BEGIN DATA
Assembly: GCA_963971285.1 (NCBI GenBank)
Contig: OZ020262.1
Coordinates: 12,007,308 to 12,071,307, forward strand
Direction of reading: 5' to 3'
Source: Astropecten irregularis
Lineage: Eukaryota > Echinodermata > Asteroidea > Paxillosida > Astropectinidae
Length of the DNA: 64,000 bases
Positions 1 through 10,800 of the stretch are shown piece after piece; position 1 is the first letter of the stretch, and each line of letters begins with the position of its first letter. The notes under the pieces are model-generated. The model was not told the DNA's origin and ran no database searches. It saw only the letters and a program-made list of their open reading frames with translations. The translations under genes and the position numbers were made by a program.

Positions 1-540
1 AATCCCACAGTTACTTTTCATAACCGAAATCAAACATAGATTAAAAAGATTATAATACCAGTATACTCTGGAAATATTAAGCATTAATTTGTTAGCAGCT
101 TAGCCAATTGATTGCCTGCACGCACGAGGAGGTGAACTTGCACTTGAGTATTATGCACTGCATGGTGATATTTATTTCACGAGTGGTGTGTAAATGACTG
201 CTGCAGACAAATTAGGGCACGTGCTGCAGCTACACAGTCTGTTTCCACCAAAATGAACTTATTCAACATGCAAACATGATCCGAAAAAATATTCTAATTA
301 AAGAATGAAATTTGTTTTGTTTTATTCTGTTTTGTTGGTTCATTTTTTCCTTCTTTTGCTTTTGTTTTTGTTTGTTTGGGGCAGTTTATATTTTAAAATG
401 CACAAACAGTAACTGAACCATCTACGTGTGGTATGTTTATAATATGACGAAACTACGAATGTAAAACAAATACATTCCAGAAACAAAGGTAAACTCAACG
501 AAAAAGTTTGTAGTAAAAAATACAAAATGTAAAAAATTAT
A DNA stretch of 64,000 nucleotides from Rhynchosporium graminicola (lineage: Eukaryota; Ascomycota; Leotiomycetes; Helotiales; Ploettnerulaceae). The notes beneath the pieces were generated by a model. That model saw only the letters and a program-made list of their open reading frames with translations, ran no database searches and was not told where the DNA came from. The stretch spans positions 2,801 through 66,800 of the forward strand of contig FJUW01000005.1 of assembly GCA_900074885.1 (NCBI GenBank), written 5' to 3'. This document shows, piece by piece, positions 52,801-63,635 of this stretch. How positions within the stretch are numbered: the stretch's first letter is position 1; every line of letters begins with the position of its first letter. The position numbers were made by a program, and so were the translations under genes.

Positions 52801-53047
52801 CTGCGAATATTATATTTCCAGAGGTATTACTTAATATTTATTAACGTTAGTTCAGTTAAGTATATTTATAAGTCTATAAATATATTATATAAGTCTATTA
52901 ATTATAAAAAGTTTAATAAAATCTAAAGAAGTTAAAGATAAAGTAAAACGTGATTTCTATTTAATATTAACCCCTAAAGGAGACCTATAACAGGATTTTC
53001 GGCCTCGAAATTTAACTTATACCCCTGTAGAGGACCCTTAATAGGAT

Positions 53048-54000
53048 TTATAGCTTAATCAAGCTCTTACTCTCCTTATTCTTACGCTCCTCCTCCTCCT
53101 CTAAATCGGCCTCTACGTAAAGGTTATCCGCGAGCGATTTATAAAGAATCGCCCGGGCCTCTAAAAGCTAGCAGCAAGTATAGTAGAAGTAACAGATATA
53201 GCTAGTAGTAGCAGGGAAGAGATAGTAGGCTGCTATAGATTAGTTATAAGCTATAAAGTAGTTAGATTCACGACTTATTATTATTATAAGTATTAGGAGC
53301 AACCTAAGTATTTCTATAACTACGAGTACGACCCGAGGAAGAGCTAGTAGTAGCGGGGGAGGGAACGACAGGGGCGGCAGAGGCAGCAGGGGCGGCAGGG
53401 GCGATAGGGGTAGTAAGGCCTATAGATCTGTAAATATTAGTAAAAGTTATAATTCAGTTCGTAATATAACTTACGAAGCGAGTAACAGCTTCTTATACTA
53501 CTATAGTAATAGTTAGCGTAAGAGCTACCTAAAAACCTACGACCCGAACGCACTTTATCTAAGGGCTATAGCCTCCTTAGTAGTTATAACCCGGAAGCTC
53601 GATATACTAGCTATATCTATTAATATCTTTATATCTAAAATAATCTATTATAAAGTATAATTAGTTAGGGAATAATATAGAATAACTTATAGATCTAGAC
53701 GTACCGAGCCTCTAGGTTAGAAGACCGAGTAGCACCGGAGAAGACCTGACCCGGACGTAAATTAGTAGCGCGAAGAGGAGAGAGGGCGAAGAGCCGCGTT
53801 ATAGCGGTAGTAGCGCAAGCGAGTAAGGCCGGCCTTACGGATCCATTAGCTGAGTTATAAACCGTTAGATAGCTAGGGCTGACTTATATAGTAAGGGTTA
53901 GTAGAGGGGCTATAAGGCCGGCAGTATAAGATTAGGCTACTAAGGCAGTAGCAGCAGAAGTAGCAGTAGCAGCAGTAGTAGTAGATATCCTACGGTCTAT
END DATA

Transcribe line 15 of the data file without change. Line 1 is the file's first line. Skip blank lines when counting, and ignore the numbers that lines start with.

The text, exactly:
501 AAAAAGTTTGTAGTAAAAAATACAAAATGTAAAAAATTAT